Rebasing on top of a remote branch

git rebase (remote_name)/(remote_branch_name)

That one is your best friend if you need to pull remote changes, especially when dealing with open-source projects. Using git rebase origin/master sometimes is the difference between an approved and a denied pull request. Be wary of not forgetting the / between the remote and the branch name. I did that a few times because I did not remember the about the /. When the branch you want to rebase on top of is the main branch of your remote you will be fine. However, when that is not the case you’re in for an ocean of pain. This is why I always create a branch of my current development branch before attempting a rebase. That way if I screw it up I scrap it and restart.

git cherry-pick but with a range

You may already know about git cherry-pick but did you know you can go faster and grab multiple commits at once? Say you have the following history:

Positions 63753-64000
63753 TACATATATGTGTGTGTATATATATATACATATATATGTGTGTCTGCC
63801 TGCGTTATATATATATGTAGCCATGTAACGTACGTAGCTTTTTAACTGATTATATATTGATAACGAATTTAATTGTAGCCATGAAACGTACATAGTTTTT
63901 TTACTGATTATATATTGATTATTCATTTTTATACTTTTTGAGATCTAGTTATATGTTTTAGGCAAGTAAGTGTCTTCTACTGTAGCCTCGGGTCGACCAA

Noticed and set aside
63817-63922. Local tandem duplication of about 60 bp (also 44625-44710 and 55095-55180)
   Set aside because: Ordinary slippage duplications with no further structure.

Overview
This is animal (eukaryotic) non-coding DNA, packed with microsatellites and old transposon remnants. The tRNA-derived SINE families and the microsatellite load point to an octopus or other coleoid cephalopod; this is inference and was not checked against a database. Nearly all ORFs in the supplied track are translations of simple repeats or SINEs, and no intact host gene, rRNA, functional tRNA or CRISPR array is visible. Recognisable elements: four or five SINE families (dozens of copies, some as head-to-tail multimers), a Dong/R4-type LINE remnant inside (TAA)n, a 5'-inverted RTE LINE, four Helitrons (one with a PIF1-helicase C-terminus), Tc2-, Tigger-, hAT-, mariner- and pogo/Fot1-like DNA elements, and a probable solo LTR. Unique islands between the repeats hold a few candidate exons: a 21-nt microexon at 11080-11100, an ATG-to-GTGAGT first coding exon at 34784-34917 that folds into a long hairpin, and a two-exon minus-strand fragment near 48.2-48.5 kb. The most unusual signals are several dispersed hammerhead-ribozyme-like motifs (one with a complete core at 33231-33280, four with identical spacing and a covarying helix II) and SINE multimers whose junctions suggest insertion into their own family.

Me ffffffff Somebody help got it all broken again
Me eeeeeeee All fixed
Me dddddddd Broken commit due to refactoring
Me cccccccc Some more refactoring
Me bbbbbbbb Clean up code
Me aaaaaaaa Implement fixes for bug 101
Me 99999999 Writing tests for bug 101
Me 88888888 Something commit
Me 77777777 Last stable commit

I don’t know for you but it doesn’t look like the most stable branch for which the latest commit is 77777777. Now, imagine you need the fix for the bug 101 asap but cannot merge it to the main development branch nor master. Because of the commit 88888888 you can’t just go back. Yet you need these commits 99999999aaaaaaaa and bbbbbbbb. This is one of the cases where a ranged cherry-pick is useful. Here is how you can apply these commits on another branch off of your main one in one command.

git cherry-pick 99999999..bbbbbbbb